The central bankers do not listen to financial markets. They are not listening to all of us… [We want] to get across to people “look, this is not a good situation. The answer to more leverage cannot be more leverage”.

And yet this is what we are doing. You know, at risk here is the whole fallacy of central banking.

Pal will explain how you can protect yourself and profit from the next crisis at our 2015 Casey Research Summit. Doug Casey, Marc Faber, James Altucher, and more than a dozen other investing all-stars will be there.

The summit is October 16-18 at the five-star Loews Ventana Canyon Resort in Tucson, Arizona. We hope you can join us. Click here for more information on the 2015 Casey Research Summit.

• Switching gears, the world’s largest retailer announced bad earnings…

On Tuesday, Wal-Mart announced that profits dropped 11% last quarter. Sales barely grew, and management cut its full-year profit forecast by 7%.

Management said that higher wages were a big reason why profits dropped. The company has given raises to hundreds of thousands of employees this year. It’s costing more than expected, as Bloomberg reports:

Wal-Mart announced plans in February to raise wages to at least $9 an hour this year and $10 by 2016, along with a related effort to improve training and bolster hours. The move will reduce profit by 24 cents a share, Wal-Mart said on Tuesday. That includes an 8-cent hit in the fiscal third quarter, which runs through October. Wal-Mart had previously said the effort would cost 20 cents this year.

Wal-Mart’s stock dropped 3.1% to a yearly low. It’s now down 21% in 2015, while the S&P 500 has risen 1%.

Many investors are worried that Wal-Mart is in a long-term decline because it can’t compete with online shopping. We don’t know exactly how much online shopping will eat into Wal-Mart’s business in the long term. But we do know that it’s still the most dominant retailer in the world…and that it still makes a lot of money.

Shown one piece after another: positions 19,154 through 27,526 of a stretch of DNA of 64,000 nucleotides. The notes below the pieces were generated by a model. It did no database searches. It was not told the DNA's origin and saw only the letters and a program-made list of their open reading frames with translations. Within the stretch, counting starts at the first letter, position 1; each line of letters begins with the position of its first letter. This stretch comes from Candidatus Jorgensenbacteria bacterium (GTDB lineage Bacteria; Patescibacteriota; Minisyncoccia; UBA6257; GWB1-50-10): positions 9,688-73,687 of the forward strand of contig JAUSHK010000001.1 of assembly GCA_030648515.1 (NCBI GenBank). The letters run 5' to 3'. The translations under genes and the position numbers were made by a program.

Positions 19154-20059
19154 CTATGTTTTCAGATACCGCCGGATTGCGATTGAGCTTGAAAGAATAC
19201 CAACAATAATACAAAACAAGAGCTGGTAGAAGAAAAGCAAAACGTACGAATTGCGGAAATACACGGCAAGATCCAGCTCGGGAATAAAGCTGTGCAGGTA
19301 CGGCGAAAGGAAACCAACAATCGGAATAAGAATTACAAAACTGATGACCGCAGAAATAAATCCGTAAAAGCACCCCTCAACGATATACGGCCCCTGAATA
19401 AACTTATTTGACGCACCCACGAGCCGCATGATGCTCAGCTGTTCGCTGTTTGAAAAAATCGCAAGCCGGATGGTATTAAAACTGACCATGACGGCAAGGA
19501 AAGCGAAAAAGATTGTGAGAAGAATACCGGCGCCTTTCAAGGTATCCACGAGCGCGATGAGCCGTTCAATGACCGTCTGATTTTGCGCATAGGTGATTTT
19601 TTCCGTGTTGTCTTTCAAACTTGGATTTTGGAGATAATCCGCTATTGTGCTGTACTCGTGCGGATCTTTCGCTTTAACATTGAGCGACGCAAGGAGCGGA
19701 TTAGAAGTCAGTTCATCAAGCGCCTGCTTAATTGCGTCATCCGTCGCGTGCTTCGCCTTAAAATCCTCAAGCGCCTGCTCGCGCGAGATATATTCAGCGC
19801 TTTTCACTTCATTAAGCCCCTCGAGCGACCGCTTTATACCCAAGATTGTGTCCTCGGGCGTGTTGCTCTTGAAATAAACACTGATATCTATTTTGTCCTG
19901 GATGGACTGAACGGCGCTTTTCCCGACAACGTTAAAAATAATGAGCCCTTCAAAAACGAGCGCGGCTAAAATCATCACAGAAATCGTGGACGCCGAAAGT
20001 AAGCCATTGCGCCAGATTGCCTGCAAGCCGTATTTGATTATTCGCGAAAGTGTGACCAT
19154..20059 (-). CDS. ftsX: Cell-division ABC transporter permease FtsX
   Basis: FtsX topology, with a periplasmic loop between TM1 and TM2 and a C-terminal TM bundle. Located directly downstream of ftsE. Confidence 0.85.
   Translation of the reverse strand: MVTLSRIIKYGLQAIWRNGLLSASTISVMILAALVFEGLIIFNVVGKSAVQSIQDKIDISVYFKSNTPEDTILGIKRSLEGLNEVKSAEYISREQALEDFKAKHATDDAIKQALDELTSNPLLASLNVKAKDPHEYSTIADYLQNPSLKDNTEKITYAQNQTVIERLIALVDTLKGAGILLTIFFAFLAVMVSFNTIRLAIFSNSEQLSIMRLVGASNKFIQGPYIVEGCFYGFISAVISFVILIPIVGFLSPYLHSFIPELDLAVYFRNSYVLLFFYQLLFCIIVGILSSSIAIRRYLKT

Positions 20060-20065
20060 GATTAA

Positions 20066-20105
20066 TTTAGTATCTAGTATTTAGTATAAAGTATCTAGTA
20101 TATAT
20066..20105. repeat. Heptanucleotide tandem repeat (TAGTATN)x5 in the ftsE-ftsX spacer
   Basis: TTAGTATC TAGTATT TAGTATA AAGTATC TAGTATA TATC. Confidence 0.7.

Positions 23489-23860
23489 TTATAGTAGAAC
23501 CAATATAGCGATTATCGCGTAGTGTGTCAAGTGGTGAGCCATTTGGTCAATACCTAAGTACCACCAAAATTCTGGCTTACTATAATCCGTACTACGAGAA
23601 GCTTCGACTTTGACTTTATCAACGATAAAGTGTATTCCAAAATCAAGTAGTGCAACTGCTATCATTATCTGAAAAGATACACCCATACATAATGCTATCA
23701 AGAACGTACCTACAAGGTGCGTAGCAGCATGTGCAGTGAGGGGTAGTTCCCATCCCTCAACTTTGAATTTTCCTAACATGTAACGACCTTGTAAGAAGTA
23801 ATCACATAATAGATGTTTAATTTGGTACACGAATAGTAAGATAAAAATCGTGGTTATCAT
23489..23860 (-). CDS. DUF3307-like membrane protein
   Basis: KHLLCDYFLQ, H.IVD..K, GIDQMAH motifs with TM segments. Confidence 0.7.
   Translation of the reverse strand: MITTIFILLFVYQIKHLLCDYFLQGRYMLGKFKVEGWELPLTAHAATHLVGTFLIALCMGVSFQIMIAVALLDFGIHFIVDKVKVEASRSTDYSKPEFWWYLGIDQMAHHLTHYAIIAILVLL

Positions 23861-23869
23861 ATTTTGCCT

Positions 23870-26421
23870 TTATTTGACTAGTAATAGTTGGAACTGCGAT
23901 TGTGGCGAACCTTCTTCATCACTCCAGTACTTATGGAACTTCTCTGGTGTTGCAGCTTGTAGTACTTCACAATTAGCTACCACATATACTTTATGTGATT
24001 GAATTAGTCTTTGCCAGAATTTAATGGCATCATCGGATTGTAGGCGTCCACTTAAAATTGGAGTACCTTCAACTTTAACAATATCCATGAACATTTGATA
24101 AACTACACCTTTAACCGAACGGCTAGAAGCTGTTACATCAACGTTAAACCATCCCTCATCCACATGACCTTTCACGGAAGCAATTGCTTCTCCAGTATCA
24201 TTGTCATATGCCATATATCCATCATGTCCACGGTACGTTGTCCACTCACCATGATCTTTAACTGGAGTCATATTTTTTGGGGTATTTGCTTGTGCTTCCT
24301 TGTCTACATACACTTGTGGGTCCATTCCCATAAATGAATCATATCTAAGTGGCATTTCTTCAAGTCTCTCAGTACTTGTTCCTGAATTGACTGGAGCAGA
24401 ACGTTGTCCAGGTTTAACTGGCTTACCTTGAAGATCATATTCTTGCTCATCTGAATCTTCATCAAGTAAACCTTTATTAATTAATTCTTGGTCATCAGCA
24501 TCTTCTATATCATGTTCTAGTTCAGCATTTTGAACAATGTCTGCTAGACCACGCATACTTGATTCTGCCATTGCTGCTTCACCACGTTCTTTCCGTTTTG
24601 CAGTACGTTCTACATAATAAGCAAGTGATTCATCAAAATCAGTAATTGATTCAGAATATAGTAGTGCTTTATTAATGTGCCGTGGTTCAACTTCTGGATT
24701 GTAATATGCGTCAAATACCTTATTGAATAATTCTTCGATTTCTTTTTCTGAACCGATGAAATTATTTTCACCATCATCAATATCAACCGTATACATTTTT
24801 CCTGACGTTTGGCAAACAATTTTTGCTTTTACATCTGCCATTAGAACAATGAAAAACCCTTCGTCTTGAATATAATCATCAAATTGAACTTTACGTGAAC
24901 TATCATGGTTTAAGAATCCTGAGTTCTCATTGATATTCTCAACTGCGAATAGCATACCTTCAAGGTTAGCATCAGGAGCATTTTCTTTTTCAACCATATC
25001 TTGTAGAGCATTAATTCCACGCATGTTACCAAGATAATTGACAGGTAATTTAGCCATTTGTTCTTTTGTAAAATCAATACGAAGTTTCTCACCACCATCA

Wal-Mart made $17 billion in 2012, $16 billion in 2013, and $16.4 billion in 2014.

It gives a good portion of those profits to investors, too. Wal-Mart pays a 2.9% dividend, significantly more than the market’s average dividend yield of 2.0%. And after dropping 21% this year, Wal-Mart is on sale. Its price-to-earnings ratio (a common measure of a stock’s value) is just 14. That’s significantly cheaper than its five-year average of 18, and cheaper than the stock market’s average PE ratio of about 19.

There are worse places to put your money than in Wal-Mart stock right now. It won’t give you a quick 500% gain in a couple months like one of Louis James’ top gold stocks might. But Wal-Mart is a mature, dominant, steadily growing company. It’s the kind of stock you can buy for a good price, set a 20% trailing stop-loss on, and forget about while you collect dividends for years.

Chart of the Day

Today’s chart compares two huge, but very different, retailers.

We explained earlier that Wal-Mart is the most dominant retailer in the world. Amazon is a dominant retailer too. But unlike Wal-Mart, it only sells things online. It doesn’t own a single store.

Wal-Mart is a mature company generating lots of profits and cash. Amazon is a younger company, and barely makes any profits.

Despite this, the market thinks Amazon is worth more than Wal-Mart. As you can see, Amazon’s “market cap” (its stock price multiplied by its number of shares in the market) is slightly higher than Wal-Mart’s.

However, Wal-Mart made $3.3 billion in profits last quarter… more than 35 times Amazon’s $92 million profit.


Justin Spittler
Delray Beach, Florida
August 19, 2015